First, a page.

Consequences of Dropping Supersessionism

Bruce Marshall has a lovely essay on the Church’s relation to Israel in The Cambridge Companion to Christian Doctrine. Let me summarize the highlights:

1. Marshall, like most Catholic and mainline Protestant theologians nowadays, thinks we should abandon supersessionism (= the proposal that the Church has replaced the Jews as God’s elect people).

2. He thinks this, principally, because supersessionism makes a God a liar (88). That is, if God promised an everlasting covenant with the biological descendants of Abraham (Gen 17:7), and if he then revokes that covenant in favor of a new one with the Church, then he lied to Israel; and in that case, what’s to keep him from lying to the Church? Another stream of Christian theology has argued that faith in Christ (as coming Messiah in the OT, as the Messiah who had come in and after the NT) was always the criterion of election (85); but this proposal sits uneasily alongside the Torah’s insistence upon the biological basis of Israel’s election; it is Abraham’s descendants through the line of Isaac who compose Israel.

3. If God’s promise to Israel is irrevocable, then “the salvation of the Jews is in the bag” (89); the only people in the world about whose salvation we need not worry are Jews. Marshall doesn’t draw out the most interesting consequence of this view, however, which (it seems to me, at least) is that, blaspheme though he might, a Jew can’t remove himself from the covenant. As Paul puts it, “All Israel will be saved” (Rom 11:26). Jews, then, are iconic demonstrations of the doctrines of irresistible grace and of the perseverance of the saints.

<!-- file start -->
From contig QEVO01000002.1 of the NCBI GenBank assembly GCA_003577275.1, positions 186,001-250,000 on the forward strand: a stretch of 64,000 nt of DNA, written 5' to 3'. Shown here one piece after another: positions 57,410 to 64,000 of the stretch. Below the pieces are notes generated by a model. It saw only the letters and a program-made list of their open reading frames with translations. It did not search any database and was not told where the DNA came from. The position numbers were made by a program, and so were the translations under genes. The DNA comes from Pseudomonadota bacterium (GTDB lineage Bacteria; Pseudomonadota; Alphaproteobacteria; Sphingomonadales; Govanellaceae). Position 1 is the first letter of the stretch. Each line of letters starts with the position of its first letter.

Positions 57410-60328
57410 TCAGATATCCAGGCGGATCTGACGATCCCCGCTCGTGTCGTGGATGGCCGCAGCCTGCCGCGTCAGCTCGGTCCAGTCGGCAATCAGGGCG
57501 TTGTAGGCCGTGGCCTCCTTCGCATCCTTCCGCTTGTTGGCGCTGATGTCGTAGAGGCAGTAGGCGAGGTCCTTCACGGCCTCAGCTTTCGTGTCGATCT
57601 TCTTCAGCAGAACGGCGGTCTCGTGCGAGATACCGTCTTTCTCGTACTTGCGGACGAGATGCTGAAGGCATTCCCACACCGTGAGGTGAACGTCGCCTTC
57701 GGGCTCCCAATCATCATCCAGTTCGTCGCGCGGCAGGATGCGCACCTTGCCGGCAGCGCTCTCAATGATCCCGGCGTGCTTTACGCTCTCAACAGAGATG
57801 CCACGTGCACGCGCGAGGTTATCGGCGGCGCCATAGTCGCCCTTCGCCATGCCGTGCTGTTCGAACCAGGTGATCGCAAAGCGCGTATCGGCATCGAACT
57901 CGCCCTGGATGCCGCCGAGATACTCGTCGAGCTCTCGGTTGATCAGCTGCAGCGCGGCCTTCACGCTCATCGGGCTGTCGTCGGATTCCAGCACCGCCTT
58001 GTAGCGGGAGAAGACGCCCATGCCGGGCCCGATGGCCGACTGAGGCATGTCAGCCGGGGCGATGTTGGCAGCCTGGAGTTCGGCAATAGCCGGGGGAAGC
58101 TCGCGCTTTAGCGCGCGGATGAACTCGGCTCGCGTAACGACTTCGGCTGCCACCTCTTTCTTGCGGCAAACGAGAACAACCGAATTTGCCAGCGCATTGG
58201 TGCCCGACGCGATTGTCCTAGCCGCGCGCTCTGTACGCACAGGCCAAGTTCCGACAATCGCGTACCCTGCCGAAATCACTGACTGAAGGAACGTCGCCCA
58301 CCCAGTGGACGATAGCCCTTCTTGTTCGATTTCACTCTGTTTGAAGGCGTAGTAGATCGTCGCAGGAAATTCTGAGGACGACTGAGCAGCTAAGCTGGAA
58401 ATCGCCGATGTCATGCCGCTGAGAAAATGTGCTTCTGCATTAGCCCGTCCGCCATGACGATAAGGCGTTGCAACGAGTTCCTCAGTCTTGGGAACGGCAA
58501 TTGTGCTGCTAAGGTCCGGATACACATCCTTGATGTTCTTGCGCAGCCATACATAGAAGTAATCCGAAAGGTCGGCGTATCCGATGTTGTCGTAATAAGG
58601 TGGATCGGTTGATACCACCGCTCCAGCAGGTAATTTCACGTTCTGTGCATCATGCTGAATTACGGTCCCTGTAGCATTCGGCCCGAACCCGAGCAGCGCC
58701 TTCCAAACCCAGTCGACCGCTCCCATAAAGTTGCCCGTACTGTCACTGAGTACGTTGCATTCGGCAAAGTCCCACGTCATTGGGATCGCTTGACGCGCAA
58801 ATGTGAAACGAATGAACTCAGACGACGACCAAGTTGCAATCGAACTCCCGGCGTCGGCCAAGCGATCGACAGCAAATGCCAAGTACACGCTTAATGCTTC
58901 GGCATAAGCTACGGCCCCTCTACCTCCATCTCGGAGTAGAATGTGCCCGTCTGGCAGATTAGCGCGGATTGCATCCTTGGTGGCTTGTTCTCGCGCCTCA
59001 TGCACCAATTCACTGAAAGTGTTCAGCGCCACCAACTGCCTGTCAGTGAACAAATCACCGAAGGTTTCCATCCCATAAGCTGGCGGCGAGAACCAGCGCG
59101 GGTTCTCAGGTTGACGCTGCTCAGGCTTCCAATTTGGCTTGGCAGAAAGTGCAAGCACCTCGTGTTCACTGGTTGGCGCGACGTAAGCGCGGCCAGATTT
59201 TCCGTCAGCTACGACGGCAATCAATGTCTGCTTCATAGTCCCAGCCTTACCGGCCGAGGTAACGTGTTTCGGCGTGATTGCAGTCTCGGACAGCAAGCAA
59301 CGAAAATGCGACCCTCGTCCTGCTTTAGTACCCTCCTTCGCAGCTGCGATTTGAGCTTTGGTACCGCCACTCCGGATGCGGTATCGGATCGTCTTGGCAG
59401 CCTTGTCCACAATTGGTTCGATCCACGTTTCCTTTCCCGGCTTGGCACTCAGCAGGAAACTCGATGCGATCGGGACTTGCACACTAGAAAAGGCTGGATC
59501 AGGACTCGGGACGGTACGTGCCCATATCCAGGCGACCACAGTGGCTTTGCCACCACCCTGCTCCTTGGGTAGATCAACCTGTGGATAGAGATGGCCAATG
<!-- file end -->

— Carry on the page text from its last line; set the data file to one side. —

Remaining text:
4. Point Two doesn’t entail that Jesus is not the Messiah of the Jews (90). If salvation comes through Jesus alone, then that goes for Jewish as well as Gentile salvation.

5. If Jews are to remain a unified people set apart from the Gentiles gathered to Christ, then the continued observance of the full Law must be acceptable (91-92). This does not run afoul of NT polemics against treating the Law as a means to salvation, because Jewish law observance is not typically understood in that manner; Marshall doesn’t go this far, but there’s a fair argument to be made that confusion about the saving power of the Law emerged principally as a debate within the community of early Christian Jews, whose Law observant mission to the Gentiles broke open difficult questions about the nature and sufficiency of Christ’s work in relation to Torah.

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